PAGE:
Whitman news since 1896

Whitman Wire

Vol. CLIV, Issue 10
Whitman news since 1896

Whitman Wire

Whitman news since 1896

Whitman Wire

Students devote break to New Orleans building project

Rather than a spring break spent boozing on the beach or hanging out at home, a group of Whitman students chose one that joined work with play by traveling to New Orleans to build homes for Habitat for Humanity.

“I had lately been feeling like such a privileged college student. You get here as a freshman, and it’s like, wow, people are feeding you, people are housing you,” said first-year Trevor Cushman. “I really wanted to do something I could really feel good about, that wasn’t just for me. And I did also just want to get out of the house and experience a different part of the country.”

With the help of the Center for Community Service, sophomore Steven Shoemaker organized a group of six students for a week long trip.

The trip was eye-opening for its participants, many of whom had never before traveled to the South.

“I knew it was going to be very different, and I was very prepared for it to be shocking. And it was, specifically the realization of segregation. I’d heard about that, studied it, and I have a friend who lives in North Carolina, and knew it was still a real aspect of American society. But to actually see it was really interesting,” said senior Joscelyn Barden.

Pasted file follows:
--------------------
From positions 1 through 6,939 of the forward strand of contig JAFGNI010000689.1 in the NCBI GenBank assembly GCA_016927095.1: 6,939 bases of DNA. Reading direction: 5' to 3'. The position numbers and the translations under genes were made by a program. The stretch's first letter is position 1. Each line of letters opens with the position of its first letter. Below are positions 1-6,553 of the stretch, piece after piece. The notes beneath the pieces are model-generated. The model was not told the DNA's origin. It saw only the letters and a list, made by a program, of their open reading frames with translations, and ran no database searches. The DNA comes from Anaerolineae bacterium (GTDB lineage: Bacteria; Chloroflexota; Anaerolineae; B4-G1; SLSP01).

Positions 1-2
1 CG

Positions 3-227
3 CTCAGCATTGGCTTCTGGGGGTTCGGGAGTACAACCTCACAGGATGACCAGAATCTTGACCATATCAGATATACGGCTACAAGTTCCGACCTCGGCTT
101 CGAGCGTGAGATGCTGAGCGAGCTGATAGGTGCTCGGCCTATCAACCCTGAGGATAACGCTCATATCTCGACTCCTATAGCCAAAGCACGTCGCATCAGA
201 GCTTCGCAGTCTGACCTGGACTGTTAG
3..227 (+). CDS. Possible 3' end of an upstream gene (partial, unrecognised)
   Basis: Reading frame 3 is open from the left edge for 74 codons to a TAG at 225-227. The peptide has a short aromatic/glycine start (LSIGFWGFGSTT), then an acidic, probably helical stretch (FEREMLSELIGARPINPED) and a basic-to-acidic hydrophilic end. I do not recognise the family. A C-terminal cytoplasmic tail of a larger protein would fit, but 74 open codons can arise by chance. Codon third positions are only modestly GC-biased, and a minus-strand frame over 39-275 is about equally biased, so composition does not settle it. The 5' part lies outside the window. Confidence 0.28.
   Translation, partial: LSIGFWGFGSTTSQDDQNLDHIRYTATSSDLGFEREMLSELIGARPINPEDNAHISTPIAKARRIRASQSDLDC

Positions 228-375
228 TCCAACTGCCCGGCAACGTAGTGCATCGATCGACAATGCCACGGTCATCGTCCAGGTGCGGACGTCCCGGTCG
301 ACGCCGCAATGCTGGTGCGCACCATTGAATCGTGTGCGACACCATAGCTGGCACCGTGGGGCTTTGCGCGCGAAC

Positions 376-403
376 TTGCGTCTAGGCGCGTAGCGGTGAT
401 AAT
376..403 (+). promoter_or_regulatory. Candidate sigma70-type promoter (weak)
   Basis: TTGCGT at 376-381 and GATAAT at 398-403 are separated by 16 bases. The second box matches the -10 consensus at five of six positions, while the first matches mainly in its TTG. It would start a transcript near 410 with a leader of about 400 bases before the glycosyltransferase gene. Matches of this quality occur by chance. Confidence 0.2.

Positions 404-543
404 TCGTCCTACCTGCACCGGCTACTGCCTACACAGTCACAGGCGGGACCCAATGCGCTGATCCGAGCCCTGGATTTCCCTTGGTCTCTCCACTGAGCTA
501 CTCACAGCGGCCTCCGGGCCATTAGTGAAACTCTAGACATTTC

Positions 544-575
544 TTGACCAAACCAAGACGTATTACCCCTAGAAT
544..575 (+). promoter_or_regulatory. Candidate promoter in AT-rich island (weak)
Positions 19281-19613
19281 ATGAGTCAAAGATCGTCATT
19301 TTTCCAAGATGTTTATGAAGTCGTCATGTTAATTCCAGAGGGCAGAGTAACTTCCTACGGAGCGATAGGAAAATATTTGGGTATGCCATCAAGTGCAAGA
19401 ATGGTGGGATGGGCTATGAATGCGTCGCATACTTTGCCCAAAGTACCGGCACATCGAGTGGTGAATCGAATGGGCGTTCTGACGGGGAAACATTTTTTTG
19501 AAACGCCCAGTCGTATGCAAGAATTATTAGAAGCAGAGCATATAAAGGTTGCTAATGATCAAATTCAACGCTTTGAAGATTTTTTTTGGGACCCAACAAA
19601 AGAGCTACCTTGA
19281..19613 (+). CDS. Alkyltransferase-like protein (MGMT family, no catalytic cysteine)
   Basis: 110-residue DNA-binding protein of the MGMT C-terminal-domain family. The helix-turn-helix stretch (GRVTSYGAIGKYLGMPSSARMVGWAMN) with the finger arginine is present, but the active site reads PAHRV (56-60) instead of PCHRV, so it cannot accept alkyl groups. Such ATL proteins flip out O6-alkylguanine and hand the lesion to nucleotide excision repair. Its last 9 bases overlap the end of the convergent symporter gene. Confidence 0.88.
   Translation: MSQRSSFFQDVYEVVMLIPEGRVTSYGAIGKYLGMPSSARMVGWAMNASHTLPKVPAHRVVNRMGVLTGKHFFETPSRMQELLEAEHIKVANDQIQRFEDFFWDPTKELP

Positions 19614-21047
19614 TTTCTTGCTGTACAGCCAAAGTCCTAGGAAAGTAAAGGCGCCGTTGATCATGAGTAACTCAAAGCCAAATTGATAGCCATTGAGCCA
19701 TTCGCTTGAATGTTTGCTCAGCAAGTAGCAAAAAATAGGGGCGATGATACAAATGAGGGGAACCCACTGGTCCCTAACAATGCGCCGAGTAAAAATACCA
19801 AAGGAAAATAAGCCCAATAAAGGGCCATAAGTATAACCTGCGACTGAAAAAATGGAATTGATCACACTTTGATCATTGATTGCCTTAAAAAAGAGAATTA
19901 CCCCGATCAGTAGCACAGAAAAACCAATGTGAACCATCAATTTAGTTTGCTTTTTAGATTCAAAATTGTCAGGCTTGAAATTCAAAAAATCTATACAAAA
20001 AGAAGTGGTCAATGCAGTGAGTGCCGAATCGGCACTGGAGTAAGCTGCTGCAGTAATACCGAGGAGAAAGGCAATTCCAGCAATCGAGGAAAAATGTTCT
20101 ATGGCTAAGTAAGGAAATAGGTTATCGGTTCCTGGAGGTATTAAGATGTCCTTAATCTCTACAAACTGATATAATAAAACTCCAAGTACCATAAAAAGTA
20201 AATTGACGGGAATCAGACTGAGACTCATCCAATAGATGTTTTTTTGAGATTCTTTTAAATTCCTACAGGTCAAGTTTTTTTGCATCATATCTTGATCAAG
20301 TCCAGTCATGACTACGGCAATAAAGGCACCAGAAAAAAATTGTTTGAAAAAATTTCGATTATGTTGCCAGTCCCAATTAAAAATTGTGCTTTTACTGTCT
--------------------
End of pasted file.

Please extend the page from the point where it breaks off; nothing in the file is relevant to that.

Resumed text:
According to first-year Isabel Hong, aside from occasional tourism, the students spent their week living like hard-working adults.

“Most of our days were spent waking up, we’d drive down to the site and build for a full day then after that we’d come back and just eat dinner and pass out,” said Hong.

But it wasn’t all insight and work. Much of it was just plain fun.

“We had a lot of fun too. It wasn’t that selfless –– at all. I had way more fun doing that than I would have going home. You get to hang out with kids your age, see a new part of the country, and while you’re there, work on a house. It’s a great opportunity,” said first-year Kara McKay.

For students accustomed to intellectual work and learning, the experience of physical creation was at first intimidating.

“We made a lot of jokes about how we could analyze what was going on and why those houses needed to be made, but we couldn’t make the houses when we originally got there,” said Barden.

But the experience, while at first humbling, was ultimately rewarding.

“It was something that as a totally academic person I don’t get to do that often, so in a way it’s just incredibly fulfilling to do that kind of construction,” said Cushman.

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